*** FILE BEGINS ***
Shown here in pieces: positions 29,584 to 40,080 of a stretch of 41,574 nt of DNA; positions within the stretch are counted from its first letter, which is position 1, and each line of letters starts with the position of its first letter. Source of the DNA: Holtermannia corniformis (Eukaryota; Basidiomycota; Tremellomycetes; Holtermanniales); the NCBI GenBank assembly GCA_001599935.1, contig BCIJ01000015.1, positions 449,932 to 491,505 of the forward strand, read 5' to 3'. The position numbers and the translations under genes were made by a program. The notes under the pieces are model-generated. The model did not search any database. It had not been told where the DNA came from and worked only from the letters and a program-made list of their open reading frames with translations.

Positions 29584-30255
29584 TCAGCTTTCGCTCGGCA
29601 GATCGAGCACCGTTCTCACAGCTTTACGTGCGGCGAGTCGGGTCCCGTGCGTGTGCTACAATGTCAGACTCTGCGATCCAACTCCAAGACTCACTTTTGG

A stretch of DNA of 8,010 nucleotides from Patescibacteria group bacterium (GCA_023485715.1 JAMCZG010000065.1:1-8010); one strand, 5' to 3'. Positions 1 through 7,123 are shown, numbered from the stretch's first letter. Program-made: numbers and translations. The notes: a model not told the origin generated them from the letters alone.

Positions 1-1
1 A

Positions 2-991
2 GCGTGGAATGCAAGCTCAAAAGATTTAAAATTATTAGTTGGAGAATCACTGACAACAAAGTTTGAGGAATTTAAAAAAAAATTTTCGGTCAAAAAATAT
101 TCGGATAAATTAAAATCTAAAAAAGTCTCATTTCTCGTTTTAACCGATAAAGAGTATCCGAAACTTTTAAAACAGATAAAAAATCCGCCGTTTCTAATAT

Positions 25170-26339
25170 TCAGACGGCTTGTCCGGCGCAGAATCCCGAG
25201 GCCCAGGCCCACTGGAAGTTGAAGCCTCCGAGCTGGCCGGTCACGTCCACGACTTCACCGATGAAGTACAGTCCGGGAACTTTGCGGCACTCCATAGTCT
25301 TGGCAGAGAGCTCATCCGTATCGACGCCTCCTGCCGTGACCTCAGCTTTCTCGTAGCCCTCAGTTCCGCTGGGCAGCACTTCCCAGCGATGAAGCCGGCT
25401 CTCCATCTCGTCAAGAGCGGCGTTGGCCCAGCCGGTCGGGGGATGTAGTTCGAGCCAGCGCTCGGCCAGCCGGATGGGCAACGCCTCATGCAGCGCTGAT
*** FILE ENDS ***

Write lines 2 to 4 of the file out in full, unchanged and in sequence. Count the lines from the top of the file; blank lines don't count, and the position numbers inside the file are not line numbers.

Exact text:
Positions 29584-30255
29584 TCAGCTTTCGCTCGGCA
29601 GATCGAGCACCGTTCTCACAGCTTTACGTGCGGCGAGTCGGGTCCCGTGCGTGTGCTACAATGTCAGACTCTGCGATCCAACTCCAAGACTCACTTTTGG